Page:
"...They tell you in the guidebooks what to expect if you're gay or if you're a woman. Hell, they need to do it for if you're recognisably black. Let travelling black folk know what the deal is."


5. What Academics Mean by White Privilege, or Yes It Sucks 
to Be Poor and White but Try Being Poor and Non-White 

"So this guy said to Professor Hunk, "White privilege is nonsense. How can I be privileged? I grew up fucking poor in West Virginia. I'm an Appalachian hick. My family is on welfare. Right. But privilege is always relative to something else. ... The Appalachian hick guy is fucked up, which is not cool, but if he were black, he'd be fucked up plus."

"He also said to Professor Hunk: Why must we always talk about race anyway? Can't we just be human beings? And Professor Hunk replied - that is exactly what white privilege is, that you can say that. Race doesn't really exist for you because it has never been a barrier. Black folks don't have that choice. The black guy on the street in New York doesn't want to think about race, until he tries to hail a cab, and he doesn't want to think about race when he's driving his Mercedes under the speed limit, until a cop pulls him over. So the Appalachian hick guy doesn't have class privilege but he sure as hell has race privilege."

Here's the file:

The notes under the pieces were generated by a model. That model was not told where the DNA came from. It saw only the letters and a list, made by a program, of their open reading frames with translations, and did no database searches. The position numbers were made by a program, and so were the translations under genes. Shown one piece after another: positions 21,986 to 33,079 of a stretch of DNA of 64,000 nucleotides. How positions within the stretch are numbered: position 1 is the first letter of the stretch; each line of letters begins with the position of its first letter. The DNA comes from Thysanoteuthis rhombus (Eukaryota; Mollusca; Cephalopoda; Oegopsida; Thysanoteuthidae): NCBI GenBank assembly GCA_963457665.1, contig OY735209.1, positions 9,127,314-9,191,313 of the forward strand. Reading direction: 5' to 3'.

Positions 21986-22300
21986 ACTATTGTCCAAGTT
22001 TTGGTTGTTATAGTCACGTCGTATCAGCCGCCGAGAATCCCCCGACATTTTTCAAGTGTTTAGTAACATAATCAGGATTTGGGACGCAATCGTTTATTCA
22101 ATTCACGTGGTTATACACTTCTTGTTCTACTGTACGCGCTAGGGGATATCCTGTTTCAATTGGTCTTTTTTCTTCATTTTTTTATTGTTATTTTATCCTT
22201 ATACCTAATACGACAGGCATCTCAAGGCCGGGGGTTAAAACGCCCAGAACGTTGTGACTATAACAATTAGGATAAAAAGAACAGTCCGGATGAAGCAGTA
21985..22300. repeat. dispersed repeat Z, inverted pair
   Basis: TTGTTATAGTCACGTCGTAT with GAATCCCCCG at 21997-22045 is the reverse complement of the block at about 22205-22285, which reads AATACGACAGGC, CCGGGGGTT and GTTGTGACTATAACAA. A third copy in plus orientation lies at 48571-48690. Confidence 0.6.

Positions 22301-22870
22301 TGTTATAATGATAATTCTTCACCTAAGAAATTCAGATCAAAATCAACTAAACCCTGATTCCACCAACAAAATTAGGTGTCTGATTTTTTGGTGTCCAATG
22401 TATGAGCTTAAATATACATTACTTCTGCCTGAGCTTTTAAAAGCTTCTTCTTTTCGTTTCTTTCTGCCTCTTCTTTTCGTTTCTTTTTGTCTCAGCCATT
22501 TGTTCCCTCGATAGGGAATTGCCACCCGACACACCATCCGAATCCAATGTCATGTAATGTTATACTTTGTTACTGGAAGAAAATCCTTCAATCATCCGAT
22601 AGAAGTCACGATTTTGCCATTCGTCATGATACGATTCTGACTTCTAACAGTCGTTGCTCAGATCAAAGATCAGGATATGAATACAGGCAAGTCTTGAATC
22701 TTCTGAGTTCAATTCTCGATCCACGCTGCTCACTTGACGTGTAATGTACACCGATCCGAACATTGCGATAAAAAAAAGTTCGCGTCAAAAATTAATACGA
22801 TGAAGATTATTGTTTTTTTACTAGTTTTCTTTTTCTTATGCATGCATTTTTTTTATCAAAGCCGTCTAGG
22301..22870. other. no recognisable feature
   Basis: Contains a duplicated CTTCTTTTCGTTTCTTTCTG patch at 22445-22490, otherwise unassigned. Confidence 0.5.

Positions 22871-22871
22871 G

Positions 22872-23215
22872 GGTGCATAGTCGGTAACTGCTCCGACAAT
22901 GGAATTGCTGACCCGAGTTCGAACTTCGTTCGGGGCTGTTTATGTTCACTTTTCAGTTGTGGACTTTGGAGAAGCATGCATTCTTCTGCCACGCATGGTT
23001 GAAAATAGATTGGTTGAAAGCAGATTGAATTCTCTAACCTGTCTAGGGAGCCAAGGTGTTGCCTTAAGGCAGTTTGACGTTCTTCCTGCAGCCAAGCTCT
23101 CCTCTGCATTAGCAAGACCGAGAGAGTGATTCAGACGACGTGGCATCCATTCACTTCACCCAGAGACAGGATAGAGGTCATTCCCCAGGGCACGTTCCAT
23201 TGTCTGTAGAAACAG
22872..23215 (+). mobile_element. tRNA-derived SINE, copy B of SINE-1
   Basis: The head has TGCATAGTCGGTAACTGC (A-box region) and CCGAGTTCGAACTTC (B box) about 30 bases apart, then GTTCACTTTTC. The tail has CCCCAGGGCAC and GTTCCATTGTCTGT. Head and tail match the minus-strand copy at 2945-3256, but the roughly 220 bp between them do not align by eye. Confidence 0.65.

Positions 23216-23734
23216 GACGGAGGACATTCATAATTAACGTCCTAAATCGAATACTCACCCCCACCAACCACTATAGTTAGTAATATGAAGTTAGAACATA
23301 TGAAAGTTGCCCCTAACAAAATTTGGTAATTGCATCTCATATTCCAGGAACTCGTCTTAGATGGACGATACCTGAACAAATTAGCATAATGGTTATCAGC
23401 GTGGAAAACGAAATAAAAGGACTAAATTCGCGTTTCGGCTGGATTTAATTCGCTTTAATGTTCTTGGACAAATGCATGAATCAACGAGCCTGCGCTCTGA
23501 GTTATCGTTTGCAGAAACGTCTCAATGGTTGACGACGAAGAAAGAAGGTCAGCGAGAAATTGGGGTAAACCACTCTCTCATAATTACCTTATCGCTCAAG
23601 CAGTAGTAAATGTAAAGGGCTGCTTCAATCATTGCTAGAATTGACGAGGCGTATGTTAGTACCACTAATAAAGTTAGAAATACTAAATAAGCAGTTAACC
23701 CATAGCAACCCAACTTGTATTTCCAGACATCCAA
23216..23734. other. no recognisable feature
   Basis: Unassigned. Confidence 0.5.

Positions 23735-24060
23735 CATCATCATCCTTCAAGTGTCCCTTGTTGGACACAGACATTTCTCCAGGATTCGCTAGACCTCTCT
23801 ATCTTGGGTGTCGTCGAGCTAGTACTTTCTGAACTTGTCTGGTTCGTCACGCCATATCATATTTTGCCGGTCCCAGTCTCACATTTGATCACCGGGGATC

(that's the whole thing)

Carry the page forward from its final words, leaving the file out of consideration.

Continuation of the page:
I deeply hope you enjoy reading those! (pls give 'em a read, don't be lazy, lol) I find them hard-hitting, funny, informative and honest. They talk openly and unapologetically about issues to do with race in a way that kinda just makes you listen. Man, this book just BANGED. Chimamanda Ngozi Adichie is such an amazing writer it's almost unbelievable to think that a book like Americanah was actually written - I feel as if it's just some superior entity in the form of a novel ... okay I'm babbling a lot, I'll stop. 

As you can probably tell at the length of this post and the amount that I am writing, I would recommend this book 10/10. Adichie's other novels are brilliant too - the first I read of her was her first novel, Purple Hibiscus, which was longlisted for the Booker Prize (!!!).